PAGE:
Secure a fixed interest rate with fixed interest rates
The interest rate at which you borrowed a building loan remains the same during the so-called debit rate fixation, also known as fixed interest rate. That means, regardless of whether the current building rates rise or fall: You pay the interest rate that you agreed upon when the contract was concluded.
The fixed interest rate can go from 5 to 30 years. Some banks now even offer maturities of 40 years.
Decision aids for the choice of fixed interest rates
When choosing the borrowing rate, it is important to weigh the factors of security and opportunity:
Security through a long fixed interest rate
A long fixed interest rate – that is, a fixed interest rate from 15 years of age – offers you planning security due to the constant borrowing rate: you will know the amount of the monthly mortgage payment for the next few years.
However, the following also applies: the longer the term, the higher the interest rate. Because the banks have this security paid in the form of an interest surcharge. Currently, a 15-year fixed interest rate costs around 0.4% more than a 10-year one. But you are not exposed to the risk of a rise in interest rates.
In times of low interest rates, we advise you to hold the borrowing rate for a longer period of time, as this way you can secure a low interest rate for a long period.
The opportunity that a short fixed interest rate offers
In times of high building interest rates, a short borrowing rate from 5 years has a clear advantage: There is a chance that after the interest rate has expired, the building rates will have dropped and you will be able to conclude cheaper follow-up financing. In addition, the borrowing rate that the bank charges for the loan is lower with a short term. So you pay less for your mortgage. However, it can be assumed that after a short period of fixed interest, the remaining debt is still very high and you therefore have to deal with a large amount with your follow-up financing. Unless you can use a high repayment or special repayments to repay the entire loan amount within the fixed interest rate.
Cancel the loan during the term
Under certain circumstances, you have the option of terminating your loan contract while the interest rate is fixed: If it has been 10 years since the building loan was used, you can get out of your contract free of charge after a period of 6 months. Free of charge means that you do not have to pay the so-called prepayment penalty, which is due in other circumstances. Namely, if you want to end the loan contract before the end of the 10 years. And that is only possible if your financial situation has changed significantly, so it is no longer possible for you to repay the building loan and you have to sell the property. You have this so-called “extraordinary right of termination” in the following situations:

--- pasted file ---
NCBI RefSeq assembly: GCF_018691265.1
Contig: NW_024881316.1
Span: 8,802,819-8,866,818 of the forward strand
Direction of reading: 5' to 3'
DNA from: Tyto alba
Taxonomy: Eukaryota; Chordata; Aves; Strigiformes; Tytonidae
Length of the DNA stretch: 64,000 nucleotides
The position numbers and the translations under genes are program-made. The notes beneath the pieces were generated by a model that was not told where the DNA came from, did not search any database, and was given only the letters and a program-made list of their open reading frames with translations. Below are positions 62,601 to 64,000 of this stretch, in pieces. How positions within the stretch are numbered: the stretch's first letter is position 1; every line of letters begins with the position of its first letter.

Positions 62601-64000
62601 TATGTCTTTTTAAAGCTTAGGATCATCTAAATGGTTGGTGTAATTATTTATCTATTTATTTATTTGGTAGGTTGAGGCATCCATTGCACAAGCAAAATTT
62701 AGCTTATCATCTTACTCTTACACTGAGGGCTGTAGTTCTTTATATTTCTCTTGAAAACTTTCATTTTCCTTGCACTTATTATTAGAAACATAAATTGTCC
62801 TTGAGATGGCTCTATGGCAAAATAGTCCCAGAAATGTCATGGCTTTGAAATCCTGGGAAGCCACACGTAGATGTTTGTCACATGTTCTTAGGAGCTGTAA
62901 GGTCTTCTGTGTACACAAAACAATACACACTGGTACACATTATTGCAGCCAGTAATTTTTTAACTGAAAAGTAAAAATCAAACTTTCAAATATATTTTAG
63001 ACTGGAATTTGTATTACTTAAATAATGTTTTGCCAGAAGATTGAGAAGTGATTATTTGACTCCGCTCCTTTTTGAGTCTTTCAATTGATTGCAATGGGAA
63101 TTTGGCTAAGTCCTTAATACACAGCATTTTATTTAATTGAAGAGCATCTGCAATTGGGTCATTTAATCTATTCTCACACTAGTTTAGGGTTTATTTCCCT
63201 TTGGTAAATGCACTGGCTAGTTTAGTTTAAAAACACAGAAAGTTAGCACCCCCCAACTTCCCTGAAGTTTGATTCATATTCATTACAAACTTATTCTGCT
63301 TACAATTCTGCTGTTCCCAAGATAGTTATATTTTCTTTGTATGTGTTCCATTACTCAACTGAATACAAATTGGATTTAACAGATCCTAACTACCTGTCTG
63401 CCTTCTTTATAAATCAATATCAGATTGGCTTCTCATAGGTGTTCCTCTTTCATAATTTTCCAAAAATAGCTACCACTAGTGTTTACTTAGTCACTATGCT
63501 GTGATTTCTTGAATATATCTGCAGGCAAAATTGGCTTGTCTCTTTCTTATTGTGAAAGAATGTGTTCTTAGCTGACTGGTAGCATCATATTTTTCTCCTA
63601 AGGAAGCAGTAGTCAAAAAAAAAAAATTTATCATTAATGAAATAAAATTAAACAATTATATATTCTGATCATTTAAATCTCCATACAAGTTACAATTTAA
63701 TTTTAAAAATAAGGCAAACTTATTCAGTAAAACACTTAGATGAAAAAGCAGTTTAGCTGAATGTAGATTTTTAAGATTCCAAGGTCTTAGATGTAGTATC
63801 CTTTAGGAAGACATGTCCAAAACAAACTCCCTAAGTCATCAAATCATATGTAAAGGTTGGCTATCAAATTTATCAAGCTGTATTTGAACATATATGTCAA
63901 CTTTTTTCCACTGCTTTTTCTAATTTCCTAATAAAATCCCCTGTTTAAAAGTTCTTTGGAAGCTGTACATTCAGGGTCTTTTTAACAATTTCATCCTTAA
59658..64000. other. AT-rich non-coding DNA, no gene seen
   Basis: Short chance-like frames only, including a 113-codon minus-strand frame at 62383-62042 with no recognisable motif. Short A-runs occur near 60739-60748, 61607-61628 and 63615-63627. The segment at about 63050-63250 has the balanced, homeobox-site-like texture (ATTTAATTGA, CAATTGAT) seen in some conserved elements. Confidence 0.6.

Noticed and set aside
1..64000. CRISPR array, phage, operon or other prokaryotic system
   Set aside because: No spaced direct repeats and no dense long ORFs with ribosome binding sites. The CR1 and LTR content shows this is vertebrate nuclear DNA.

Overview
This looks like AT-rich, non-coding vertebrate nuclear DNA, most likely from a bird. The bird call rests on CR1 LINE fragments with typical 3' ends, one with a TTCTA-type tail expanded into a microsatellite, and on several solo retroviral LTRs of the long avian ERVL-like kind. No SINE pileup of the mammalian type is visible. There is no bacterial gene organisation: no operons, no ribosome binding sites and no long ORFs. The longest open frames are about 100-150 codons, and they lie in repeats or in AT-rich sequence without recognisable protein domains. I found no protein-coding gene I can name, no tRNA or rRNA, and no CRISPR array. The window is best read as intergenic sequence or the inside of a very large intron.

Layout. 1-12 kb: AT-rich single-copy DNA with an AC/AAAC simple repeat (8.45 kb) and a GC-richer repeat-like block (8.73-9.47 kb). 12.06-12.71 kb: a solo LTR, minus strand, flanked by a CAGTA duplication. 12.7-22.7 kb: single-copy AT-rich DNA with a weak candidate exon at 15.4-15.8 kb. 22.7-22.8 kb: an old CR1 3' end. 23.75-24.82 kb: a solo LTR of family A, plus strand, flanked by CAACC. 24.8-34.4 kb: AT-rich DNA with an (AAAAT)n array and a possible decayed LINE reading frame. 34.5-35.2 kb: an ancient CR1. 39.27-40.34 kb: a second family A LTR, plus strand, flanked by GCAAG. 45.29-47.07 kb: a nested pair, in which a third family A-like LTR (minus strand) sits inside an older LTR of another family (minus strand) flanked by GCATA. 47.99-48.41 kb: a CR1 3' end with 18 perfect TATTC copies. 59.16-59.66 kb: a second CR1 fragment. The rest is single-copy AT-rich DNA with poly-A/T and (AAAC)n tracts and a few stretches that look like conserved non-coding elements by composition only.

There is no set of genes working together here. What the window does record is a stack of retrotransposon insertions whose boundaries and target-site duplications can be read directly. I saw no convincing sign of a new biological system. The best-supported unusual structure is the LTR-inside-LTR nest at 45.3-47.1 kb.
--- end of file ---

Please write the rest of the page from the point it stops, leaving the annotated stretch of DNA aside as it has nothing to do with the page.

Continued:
Another reason is that the previous bank refused to allow you to extend the loan.
Do you know the difference between borrowing rate and effective rate?
When it comes to home financing, a distinction must be made between two interest rates, the borrowing rate and the effective rate. The difference between target and effective interest is comparable to the ratio of net to gross price. For example, VAT is not included in a net price. The gross price, on the other hand, contains all costs and thus determines the final price.
In this equation, the borrowing rate corresponds to the net price – it only indicates the amount of the loan interest you pay the bank for lending you the loan.
The effective interest or annual percentage rate, on the other hand, corresponds to the gross price: it includes the total costs including all additional costs such as commitment interest, which can vary from provider to provider. Since a BGH ruling in 2014, processing fees for loans have been inadmissible, so the difference between borrowing rate and effective interest rate is no longer high. Because the lender can no longer charge you costs such as account management fees or fees for a credit check.
You should only compare the offers of the different banks using the effective interest rate. Because this contains the total cost of financing that you will have to pay during the fixed interest period and therefore decides how expensive real estate financing will be.